One of the discursive tactics that is being adopted by those who choose to keep political issues implicit has been the repeated use of the idiom that I propose to refer to as the ‘referentially opaque “we”’. For example, agricultural researchers and economists repeatedly used expressions such as ‘we can do X’, or ‘we should do X’, or spoke about how ‘we’ could or should manage some problem, where they implicitly represented themselves as if they represented humanity as a whole, or as if they could speak on behalf of poor smallholder farmers in developing countries. That way of talking fails to acknowledge the importance of empowering the poor in developing countries to make and implement their own decisions, rather than just doing what the cosmopolitan technocratic ‘experts’ think they ought to do. For example some influential speakers said things such as ‘we must transform smallholder farmers into agribusinesses’ not ‘as and when, and to the extent that, smallholder farmers wish to become agribusinesses the research and policy community should be clear how they can and should assist those farmers in taking greater control of their lives and choosing their own pathways’.

In a talk about zoonotic diseases arising from the intensification of livestock production, a speaker referred to how ‘we’ should manage such challenges. That form of discourse failed to acknowledge that in practice those challenges must be met by a wide range of different stakeholder groups, but primarily by farmers and farm workers themselves, not by the research community. Of course, other groups such as animal health workers, veterinary authorities and those trading in meat, milk and dairy products have relevant interests and responsibilities too, but theirs may not coincide with those of the farmers or farm workers, let alone the veterinary researchers. Fortunately other participants recognised the need to explore and comprehend the perspectives of a wide range of stakeholders, and to explore the extent to which those diverse perspectives may be congruent or incongruent. The forthcoming STEPS project on zoonotic diseases should fit directly into a knowledge gap that was identified and highlighted by several participants. The forthcoming STEPS project on Commodities: Chains, Networks and Pathways will also find a ready audience amongst some for the more enlightened participants at this meeting.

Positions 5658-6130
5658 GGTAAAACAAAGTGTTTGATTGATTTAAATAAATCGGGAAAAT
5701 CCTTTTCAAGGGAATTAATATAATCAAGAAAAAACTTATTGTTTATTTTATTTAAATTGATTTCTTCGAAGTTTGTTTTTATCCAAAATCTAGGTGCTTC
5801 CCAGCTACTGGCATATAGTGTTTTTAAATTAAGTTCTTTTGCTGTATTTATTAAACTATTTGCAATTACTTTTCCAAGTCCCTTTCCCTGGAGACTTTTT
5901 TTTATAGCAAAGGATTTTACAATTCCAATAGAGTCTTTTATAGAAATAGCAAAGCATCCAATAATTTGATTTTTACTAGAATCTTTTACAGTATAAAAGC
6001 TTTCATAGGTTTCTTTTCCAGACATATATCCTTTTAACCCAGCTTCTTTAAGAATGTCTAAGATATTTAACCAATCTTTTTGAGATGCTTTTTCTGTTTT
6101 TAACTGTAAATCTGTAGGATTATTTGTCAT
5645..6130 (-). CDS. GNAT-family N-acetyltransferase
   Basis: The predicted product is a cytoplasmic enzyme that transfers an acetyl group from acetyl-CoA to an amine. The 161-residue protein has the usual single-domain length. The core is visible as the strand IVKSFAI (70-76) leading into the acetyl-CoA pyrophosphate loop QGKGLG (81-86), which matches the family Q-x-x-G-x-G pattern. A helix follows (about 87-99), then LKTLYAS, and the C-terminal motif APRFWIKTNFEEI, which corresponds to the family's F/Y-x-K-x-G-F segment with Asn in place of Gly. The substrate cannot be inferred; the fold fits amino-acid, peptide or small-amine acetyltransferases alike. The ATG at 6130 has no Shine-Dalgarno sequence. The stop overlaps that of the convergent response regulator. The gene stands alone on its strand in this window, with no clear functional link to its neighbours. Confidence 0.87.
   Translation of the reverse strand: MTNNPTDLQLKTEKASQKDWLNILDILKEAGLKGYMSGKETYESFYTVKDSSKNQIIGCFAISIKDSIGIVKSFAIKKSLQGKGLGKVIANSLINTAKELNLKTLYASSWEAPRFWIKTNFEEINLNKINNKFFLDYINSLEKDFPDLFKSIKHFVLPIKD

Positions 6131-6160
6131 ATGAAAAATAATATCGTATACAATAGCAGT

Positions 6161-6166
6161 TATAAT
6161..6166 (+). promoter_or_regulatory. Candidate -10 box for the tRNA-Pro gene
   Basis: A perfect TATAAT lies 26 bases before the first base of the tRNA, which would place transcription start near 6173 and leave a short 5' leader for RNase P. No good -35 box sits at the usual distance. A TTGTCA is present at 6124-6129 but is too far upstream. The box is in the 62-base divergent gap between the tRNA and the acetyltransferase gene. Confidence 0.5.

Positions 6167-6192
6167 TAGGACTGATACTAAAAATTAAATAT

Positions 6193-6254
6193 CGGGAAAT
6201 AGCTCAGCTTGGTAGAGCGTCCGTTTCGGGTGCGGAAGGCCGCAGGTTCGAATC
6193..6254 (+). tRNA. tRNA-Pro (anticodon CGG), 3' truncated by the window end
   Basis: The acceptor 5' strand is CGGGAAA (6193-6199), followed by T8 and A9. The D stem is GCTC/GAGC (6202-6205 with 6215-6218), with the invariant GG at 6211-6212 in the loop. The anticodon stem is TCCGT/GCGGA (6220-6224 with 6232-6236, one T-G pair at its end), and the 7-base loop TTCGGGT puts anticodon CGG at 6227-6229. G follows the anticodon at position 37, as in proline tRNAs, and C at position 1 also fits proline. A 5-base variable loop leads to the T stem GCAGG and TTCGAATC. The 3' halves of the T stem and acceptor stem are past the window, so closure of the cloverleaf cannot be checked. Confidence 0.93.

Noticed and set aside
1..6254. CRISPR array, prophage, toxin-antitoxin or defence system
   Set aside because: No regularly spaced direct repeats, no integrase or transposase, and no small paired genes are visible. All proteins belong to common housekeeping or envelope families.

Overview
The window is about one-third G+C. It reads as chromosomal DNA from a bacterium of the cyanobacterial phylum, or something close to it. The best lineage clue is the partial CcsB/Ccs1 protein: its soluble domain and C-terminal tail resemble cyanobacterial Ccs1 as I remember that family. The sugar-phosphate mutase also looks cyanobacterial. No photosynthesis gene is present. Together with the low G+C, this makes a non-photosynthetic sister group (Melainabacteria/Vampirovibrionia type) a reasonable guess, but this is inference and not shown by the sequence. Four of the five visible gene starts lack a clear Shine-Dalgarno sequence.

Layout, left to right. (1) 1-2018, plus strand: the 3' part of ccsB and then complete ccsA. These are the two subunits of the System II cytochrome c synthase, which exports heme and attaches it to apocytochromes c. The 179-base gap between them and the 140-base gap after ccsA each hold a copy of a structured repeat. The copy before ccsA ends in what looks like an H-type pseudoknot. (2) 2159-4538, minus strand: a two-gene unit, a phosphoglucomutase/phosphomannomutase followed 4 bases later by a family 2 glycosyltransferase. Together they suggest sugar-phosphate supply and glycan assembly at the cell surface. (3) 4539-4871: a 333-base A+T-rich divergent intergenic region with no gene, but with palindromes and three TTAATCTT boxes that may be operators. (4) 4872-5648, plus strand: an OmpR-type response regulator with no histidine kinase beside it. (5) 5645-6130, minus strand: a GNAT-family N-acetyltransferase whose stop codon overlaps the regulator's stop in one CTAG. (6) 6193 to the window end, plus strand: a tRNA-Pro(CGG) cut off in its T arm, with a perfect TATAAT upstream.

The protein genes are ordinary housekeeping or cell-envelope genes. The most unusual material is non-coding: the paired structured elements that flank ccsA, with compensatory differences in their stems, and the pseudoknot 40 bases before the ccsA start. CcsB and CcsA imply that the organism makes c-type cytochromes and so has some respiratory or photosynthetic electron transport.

In his influential book The Structure of Scientific Revolutions Thomas Kuhn argued that, in the natural sciences, new paradigms displace and replace the old ones not because their assumptions, analysis and arguments are superior to those of the old ones, but because young scholars adopt and accept the new paradigm, while those committed to the old paradigm simply die out, leaving the field to the young. That model seemed briefly plausible on this occasion until I realised that not all of those articulating the old paradigm are elderly, and not all of us articulating a new paradigm are particularly young. I guess I disagree with Kuhn, groups such as the STEPS Centre and colleagues elsewhere do have a more powerful and plausible paradigm, and the shortcomings of the reductionist and technocratic paradigm mean that its proponents are simply unable to account for or adequately respond to the realities and complexities of poverty and hunger in developing countries.